Australia will reopen its borders when 80 percent of the population is fully vaccinated, Prime Minister Scott Morrison announced Friday.
The announcement goes a long way out of ‘Fortress Australia’, as only 14 percent of the population has been fully stung – meaning 66 percent still need two vaccines before virus restrictions can end.
It is one of a series of goals unveiled by Morrison aimed at ending the pandemic in Australia, a year and a half after the country broke away from the rest of the pandemic-ravaged world.
In March 2020, Australia took the unprecedented step of closing its borders almost completely to foreign visitors and banning its globetrotting citizens from leaving.
Sixteen months and several lockdowns, there are currently around six million Australians staying at home – most living in Covid-stricken Sydney – as authorities battle to return to ‘Covid zero’.
And barely 14 percent of the population is fully vaccinated, compared to 56 percent in the UK, leading to growing anger.
Australia will reopen its borders when 80 percent of the population is fully vaccinated, Prime Minister Scott Morrison announced Friday, despite 14 percent having already had two shots
Morrison’s announcement outlines a long way out of ‘Fortress Australia’ as only 14 per cent of the population has been fully vaccinated – meaning 66 per cent still need two vaccines before virus restrictions can end
Hoping to give the weary Australians some prospect of a return to normalcy, Morrison set a series of goals for the gradual easing of restrictions.
The Conservative Prime Minister indicated that when 70 percent of eligible adults have received two doses, vaccinated residents will have greater freedom from domestic restrictions and a limited number of international students and economic visa holders will be allowed to enter the country.
“I think we could be there by the end of the year,” Morrison said, without setting a firm target date.
When 80 percent of eligible adults are fully stung, vaccinated Australians will be allowed to travel again to safe countries abroad.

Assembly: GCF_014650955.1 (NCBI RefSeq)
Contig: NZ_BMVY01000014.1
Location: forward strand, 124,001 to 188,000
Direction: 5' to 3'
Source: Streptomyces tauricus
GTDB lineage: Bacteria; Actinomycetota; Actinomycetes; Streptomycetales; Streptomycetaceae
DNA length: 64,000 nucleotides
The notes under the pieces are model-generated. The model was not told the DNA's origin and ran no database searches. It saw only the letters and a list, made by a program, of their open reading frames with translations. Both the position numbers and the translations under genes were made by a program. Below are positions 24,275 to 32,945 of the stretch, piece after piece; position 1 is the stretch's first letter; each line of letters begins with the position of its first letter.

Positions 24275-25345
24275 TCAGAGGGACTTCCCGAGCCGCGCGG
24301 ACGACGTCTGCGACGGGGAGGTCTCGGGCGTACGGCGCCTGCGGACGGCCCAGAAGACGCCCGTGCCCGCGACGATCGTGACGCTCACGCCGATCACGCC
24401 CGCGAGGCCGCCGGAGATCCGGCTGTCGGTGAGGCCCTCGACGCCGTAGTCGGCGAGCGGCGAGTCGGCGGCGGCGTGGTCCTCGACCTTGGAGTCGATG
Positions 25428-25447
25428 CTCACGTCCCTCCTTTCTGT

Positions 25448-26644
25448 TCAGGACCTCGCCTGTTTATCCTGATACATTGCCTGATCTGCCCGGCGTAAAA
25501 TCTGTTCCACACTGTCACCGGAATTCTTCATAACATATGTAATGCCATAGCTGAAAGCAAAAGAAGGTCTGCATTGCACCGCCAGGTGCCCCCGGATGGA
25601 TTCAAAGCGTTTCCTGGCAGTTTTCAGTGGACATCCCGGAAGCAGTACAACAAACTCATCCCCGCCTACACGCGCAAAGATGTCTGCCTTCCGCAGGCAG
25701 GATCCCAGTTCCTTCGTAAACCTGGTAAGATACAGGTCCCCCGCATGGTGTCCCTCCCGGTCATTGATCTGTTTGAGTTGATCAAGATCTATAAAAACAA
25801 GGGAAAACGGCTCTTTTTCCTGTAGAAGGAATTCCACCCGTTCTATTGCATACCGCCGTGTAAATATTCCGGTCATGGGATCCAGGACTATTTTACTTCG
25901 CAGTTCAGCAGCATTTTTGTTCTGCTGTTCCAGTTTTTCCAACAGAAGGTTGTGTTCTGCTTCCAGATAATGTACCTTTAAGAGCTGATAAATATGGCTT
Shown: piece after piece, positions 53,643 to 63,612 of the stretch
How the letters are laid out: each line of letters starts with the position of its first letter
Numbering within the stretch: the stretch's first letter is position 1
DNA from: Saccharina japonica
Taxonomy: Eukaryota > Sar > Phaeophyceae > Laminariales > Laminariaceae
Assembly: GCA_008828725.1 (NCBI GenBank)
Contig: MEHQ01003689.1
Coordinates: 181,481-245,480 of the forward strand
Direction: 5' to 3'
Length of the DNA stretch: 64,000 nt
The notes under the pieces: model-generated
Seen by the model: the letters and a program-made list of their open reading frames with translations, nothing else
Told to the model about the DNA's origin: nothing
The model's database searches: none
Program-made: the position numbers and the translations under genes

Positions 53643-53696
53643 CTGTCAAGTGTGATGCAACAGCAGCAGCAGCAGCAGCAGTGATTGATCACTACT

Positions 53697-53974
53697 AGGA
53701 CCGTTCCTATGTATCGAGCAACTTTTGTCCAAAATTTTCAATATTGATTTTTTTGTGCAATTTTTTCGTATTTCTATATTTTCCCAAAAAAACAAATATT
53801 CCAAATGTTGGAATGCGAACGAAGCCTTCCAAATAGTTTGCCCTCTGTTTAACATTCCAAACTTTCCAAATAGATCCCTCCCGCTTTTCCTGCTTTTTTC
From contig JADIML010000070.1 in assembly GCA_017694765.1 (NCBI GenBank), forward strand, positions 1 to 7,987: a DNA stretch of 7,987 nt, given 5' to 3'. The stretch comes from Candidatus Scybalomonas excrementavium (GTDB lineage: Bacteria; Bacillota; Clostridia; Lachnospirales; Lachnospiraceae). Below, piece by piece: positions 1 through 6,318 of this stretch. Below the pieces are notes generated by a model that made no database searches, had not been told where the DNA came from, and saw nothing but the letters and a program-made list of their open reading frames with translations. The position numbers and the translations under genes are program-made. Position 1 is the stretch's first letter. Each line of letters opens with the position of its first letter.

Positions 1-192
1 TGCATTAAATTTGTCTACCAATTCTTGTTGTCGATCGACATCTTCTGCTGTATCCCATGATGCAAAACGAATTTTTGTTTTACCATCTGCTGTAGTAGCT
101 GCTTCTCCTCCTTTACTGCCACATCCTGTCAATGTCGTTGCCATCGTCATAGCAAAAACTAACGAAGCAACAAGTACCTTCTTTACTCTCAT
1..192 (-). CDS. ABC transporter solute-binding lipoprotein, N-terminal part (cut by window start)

Borders will also be reopened to citizens from safe countries who have received any of the vaccines approved by Australian regulators, and the mandatory two-week quarantine requirements for hotels will be relaxed.
Australia’s ‘zero Covid’ strategy has left the country’s case and death toll among the lowest in the world, but has plunged the country into repeated brutal lockdowns
Australia has seen a total of just 34,000 Covid cases and 918 deaths from the virus, but has gone through more than a dozen lockdowns this year alone
Morrison – who is to be re-elected within the year – avoided setting a timetable for the goals, stressing that it would depend on when Australians choose to get vaccinated.
“The timelines are now in the hands of all Australians,” Morrison said.
The rollout of glacial vaccines in the country has been plagued by government missteps, an acute shortage of Pfizer vaccines and skepticism about the safety of the AstraZeneca vaccine – which Australia has in large quantities and produces domestically.
“Any vaccine will bring us closer to achieving each of these steps,” Morrison said.
“As Australians, we have to take every step together. And that starts with walking into that vaccine clinic.’
Border closures have led to the first population decline since World War I and tens of thousands of Australian citizens have been stranded abroad.
While hundreds of thousands of Australian residents remain separated from family abroad.
Borders will also be reopened to citizens from safe countries who have received any of the vaccines approved by Australian regulators, and the mandatory two-week quarantine requirements for hotels will be relaxed once 80 percent of the population gets a double shot.
There are currently around six million Australians staying at home – most living in Covid-stricken Sydney – as authorities battle to return to ‘Covid-zero’
As the pandemic continues, there are growing concerns about the impact of long-term restrictions that have kept the country largely Covid-free, with Australia registering just under 34,000 cases.
There is also growing fear that Sydney’s prolonged lockdown – now in its fifth week and expected to last until the end of August – could plunge Australia into a second recession in as many years.
In early 2020, the global Covid slowdown helped send Australia’s already shaky economy into its first recession in three decades.
Before the latest outbreak in Sydney, the recovery was faster than expected, with GDP surpassing pre-pandemic levels.